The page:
Semi volatile organic compounds and flame retardants

Occurrence in indoor environments and risk assessment for indoor exposure

Helena Järnström, Sirje Vares, Miimu Airaksinen

Research output: Book/ReportReportProfessional

3 Citations (Scopus)

Abstract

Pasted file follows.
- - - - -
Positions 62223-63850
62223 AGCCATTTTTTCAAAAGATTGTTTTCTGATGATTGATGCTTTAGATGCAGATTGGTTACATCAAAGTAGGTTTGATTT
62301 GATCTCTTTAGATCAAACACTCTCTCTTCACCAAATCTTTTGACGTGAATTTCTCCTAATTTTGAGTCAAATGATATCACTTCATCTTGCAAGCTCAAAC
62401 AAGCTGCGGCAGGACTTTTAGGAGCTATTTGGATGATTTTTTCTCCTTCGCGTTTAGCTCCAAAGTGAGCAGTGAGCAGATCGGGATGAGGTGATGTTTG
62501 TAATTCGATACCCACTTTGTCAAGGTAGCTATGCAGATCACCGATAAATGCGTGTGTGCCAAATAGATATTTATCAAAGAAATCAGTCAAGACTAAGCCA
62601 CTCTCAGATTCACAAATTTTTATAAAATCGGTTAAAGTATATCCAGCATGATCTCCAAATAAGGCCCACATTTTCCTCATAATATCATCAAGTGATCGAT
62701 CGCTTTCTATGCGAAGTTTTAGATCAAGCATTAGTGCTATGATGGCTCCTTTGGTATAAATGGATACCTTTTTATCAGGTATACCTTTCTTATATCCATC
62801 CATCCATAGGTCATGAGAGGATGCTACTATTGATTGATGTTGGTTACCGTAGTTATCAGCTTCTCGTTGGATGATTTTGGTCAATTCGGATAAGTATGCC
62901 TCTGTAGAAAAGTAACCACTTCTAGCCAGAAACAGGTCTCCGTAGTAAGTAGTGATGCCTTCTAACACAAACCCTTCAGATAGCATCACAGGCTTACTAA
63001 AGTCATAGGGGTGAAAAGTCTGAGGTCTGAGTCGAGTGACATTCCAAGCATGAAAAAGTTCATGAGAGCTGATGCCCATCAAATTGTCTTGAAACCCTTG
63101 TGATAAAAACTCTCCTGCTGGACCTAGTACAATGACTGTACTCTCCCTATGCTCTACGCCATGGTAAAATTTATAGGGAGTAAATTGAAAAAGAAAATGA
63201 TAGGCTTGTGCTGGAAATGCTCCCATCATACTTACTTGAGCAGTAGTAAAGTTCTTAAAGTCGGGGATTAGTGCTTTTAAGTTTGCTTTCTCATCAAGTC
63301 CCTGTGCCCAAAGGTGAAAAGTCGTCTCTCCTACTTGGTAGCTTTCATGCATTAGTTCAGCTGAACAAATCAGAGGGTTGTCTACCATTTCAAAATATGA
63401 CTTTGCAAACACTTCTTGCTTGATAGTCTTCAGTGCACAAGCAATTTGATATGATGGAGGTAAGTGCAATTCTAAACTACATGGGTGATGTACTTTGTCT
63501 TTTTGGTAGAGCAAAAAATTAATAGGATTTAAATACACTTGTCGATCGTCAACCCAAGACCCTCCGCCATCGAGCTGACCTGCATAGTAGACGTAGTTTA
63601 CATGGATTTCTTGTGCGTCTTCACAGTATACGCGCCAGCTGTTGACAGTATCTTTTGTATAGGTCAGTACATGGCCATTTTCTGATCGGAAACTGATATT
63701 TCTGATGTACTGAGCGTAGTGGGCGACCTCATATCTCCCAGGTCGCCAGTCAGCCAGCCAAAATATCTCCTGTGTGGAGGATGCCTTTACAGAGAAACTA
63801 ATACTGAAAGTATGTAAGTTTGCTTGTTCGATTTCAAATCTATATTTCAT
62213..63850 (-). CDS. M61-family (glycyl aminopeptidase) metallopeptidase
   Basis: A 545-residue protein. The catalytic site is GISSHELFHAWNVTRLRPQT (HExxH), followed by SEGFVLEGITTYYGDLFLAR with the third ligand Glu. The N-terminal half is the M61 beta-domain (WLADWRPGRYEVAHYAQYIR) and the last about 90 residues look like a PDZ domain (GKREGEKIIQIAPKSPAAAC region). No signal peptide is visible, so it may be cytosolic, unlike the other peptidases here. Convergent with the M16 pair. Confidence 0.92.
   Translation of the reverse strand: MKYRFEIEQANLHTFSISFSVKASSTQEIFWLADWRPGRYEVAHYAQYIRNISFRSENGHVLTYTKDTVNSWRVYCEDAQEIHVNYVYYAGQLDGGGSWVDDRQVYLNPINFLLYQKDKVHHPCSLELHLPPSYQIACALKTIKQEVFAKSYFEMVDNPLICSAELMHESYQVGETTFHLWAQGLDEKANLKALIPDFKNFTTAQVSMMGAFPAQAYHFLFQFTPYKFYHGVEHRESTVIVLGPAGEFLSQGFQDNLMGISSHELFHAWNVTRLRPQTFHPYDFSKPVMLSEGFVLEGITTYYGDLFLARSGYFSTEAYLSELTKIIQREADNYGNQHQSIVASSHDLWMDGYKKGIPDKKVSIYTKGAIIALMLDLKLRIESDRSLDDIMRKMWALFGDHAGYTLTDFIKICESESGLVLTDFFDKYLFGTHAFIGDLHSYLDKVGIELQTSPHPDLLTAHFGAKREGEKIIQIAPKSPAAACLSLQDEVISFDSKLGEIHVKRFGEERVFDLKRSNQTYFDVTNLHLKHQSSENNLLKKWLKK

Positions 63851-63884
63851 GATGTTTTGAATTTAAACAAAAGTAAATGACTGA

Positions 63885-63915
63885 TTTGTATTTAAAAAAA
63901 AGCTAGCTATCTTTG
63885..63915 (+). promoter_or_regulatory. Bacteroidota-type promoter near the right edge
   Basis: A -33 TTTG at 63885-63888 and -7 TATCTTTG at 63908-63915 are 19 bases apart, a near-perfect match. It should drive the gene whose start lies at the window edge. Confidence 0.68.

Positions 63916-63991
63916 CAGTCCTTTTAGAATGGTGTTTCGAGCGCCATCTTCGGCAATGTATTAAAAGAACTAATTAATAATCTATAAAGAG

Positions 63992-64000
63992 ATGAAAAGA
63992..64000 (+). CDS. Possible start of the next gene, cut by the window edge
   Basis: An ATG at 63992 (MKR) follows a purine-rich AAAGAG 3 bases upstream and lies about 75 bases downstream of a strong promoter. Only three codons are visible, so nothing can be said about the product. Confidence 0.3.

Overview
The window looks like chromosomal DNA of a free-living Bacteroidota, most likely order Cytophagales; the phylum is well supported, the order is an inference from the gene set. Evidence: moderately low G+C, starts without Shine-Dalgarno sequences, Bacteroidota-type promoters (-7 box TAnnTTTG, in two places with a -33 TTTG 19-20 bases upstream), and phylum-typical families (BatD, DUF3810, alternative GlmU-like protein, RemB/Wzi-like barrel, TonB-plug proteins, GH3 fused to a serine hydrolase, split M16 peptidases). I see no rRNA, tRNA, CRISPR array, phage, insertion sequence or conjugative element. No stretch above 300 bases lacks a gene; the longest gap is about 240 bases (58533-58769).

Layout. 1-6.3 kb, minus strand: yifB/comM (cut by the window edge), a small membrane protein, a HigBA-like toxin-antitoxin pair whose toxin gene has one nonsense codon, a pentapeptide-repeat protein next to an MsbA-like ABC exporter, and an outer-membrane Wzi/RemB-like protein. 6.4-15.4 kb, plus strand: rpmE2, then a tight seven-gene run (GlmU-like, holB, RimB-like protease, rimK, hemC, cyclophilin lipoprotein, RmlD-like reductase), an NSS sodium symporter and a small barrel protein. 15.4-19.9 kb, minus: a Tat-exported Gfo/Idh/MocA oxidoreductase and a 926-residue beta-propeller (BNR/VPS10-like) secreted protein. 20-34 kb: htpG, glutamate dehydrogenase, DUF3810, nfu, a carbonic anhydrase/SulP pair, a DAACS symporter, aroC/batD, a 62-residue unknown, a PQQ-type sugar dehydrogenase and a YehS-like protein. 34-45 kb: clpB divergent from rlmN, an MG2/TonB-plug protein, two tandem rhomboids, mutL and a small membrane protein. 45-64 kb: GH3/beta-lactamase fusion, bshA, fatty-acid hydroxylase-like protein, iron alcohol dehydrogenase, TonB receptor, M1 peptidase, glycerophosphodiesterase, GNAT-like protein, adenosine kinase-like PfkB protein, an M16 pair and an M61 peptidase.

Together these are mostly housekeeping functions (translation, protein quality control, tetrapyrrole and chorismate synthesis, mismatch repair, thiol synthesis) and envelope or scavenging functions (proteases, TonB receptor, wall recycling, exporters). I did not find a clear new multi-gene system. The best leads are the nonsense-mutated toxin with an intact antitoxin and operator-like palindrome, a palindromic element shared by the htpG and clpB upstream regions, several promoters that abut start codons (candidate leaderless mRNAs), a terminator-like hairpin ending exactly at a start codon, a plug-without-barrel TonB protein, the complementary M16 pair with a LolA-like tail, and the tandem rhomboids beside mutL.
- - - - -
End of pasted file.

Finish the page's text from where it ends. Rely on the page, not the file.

The first part of the project presented in this publication reviews the occurrence of semi-volatile organic compounds (SVOCs) and flame retardants in commonly used building and furnishing materials in Finland. SVOCs included in the review are plasticisers, like phthalates, flame retardants (FRs), like brominated organic compounds and organophosphate esters. In addition, polyaromatic hydrocarbons (PAHs), which are constituents in coal tar/ creosote and have been used for moisture proofing in structures, are also discussed. On the basis of present knowledge, risk assessment for exposure indoors is presented. In addition, sources of SVOCs and the waste potential in the old building stock are clarified. The knowledge for the review was gathered from housing statistics, building product statistics, the chemical registry at The National Product Control Agency's (STTV), The National Board of Antiquities and Historical Monuments in Finland, Finnish Environment Institute (SYKE), and from interviews with the construction product industry. In the second part of the project, SVOCs were measured from a total of 13 building materials including flooring materials, paints, insulations and a levelling agent (screed). Both short and long term (up to 60 days) emissions were measured by modifying the existing standard sampling method for the measurement of volatile organic compounds (VOCs). Emissions were measured at room temperature 23 °C and at 40 °C. The elevated temperature was considered to simulate real life situations, such as when a floor structure has heating or a surface gets warmed up by direct sunlight. The results showed that the initial specific emission rates (SER) of SVOCs are typically low, less than 5 µg/m2h. An exception was newly prepared foam type polyurethane insulations, which emitted SVOCs up to 65 µg/m2h. The SVOC SERs were higher at 40 °C, up to 165 µg/m2h. No phthalates were detected from the air samples collected at room temperauture during the 60 -day test period. However, 218 µg of a phthalate compound was detected from the solvent used to rinse the walls of the chamber that was used to measure the PVC sample. Also, 72 ng of the fire retardant hexabromocyclododecane (HBCD) was detected from the rinsing samples of the chamber used for measuring the expanded polystyrene (EPS) insulation for FR applications. A commonly used FR, Fyrol PCF (Tris (2-chloroisopropyl) phosphate, TCCP) was detected from air samples taken from the polyurethane insulation (foam type) at 24 µg/m2h (as toluene equivalent) after 120 minutes at 40°C. Boron was detected from air samples from the cellulose based insulation material at 0.3-5 µg/m3. The study showed that SVOCs and FRs are emitted at low levels at room temperature from common building materials. However, the variety of compounds emitted and emission ranges varied markedly depending on which building product was measeured. SVOC (and VOC) SERs increased markedly when the temperature increased to 40 °C. In real life, such temperatures can be reached on surfaces with direct sunlight during the summer or in cases when floor heating is used. Consequently, exposure assessments for SVOCs in such environments can be assessed better based on the emission results collected during this project. Exposures at room temperature were esitimade to <0.1 - <2 µg/kg day. However, the migration of FRs and SVOCs into indoor air is probably less from building materials that are inside a structure, e.g. insulation, which decrases exposure to these compounds indoors.